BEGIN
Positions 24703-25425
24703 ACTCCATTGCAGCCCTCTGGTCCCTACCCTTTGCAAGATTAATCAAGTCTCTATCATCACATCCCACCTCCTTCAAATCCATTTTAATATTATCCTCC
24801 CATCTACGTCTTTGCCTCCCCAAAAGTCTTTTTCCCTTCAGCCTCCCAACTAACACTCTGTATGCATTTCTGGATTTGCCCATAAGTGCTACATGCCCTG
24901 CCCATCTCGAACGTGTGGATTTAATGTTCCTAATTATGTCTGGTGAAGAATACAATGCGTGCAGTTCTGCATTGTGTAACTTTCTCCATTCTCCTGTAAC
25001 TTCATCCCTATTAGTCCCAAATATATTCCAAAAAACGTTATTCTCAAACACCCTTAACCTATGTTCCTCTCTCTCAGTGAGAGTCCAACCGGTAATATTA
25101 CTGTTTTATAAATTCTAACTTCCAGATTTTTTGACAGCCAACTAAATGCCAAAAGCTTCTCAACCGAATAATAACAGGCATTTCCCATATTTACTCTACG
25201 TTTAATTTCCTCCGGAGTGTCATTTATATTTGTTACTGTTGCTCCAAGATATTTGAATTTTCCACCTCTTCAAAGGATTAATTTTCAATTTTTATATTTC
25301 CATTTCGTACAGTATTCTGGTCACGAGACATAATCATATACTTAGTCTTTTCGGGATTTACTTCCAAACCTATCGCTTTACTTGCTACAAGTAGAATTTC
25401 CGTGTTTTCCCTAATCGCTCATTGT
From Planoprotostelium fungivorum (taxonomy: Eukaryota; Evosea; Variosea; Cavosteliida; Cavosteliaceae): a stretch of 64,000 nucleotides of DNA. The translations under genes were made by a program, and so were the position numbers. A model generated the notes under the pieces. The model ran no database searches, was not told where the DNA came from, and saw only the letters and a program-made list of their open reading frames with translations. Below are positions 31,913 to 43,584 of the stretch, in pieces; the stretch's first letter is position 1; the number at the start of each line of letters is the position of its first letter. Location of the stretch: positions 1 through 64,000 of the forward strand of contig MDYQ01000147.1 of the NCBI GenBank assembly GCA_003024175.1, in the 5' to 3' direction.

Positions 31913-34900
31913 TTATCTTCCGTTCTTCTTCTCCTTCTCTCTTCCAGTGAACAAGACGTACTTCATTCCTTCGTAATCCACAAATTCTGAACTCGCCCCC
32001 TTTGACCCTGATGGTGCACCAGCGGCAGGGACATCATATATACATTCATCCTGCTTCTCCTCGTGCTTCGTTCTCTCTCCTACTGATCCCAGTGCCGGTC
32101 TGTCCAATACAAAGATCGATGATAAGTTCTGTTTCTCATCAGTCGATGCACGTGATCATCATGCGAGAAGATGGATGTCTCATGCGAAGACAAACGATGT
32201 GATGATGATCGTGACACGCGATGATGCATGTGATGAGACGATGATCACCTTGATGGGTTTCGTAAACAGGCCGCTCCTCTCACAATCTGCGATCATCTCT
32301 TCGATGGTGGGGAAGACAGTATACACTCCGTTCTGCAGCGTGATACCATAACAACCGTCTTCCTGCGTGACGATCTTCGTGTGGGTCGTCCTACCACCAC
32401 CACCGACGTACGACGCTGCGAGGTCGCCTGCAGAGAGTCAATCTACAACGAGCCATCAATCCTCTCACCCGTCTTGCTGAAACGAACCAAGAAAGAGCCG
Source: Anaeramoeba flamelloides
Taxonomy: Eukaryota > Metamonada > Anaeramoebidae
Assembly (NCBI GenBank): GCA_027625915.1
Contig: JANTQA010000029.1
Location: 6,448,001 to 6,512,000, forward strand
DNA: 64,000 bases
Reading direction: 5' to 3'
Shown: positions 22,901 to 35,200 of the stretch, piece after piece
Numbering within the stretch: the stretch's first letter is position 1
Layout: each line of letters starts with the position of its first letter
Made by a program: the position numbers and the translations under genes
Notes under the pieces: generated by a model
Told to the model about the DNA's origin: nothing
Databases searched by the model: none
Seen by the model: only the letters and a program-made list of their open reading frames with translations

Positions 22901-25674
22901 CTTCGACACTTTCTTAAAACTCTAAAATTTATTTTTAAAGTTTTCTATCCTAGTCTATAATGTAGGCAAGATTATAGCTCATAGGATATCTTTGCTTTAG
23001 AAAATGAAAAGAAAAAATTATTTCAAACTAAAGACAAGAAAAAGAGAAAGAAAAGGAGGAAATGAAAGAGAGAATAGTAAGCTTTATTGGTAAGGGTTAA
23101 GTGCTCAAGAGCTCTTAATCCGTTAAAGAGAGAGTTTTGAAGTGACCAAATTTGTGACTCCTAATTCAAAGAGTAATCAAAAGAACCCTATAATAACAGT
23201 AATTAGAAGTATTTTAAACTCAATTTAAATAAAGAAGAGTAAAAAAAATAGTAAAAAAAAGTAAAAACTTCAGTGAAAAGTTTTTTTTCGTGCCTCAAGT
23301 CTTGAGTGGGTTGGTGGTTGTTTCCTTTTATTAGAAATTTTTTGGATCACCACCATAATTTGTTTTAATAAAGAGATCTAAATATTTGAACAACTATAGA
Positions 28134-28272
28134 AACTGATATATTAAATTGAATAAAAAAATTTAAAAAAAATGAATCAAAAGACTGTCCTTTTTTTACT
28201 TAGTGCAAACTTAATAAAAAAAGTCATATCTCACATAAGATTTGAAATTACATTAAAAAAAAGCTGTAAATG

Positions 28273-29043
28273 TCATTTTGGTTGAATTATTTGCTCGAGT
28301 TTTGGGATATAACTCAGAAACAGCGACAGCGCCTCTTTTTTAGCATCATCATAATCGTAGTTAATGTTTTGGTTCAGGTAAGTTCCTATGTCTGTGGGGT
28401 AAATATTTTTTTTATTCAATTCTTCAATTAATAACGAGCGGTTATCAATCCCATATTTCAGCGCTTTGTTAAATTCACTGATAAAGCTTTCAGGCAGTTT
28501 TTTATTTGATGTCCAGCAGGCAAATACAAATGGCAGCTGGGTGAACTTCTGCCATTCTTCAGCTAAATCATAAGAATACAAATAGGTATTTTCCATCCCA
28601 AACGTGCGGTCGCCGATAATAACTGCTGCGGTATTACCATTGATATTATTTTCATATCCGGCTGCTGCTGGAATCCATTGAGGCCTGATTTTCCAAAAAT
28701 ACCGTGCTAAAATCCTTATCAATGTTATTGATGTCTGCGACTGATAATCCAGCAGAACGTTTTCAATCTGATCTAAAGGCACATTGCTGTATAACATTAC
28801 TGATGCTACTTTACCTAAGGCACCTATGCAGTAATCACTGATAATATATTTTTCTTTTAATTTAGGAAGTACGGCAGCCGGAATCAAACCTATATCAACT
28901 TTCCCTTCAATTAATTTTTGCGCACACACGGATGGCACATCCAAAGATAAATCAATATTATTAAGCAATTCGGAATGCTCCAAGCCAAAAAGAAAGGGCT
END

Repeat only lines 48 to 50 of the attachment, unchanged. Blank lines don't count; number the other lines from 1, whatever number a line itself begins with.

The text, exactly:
28701 ACCGTGCTAAAATCCTTATCAATGTTATTGATGTCTGCGACTGATAATCCAGCAGAACGTTTTCAATCTGATCTAAAGGCACATTGCTGTATAACATTAC
28801 TGATGCTACTTTACCTAAGGCACCTATGCAGTAATCACTGATAATATATTTTTCTTTTAATTTAGGAAGTACGGCAGCCGGAATCAAACCTATATCAACT
28901 TTCCCTTCAATTAATTTTTGCGCACACACGGATGGCACATCCAAAGATAAATCAATATTATTAAGCAATTCGGAATGCTCCAAGCCAAAAAGAAAGGGCT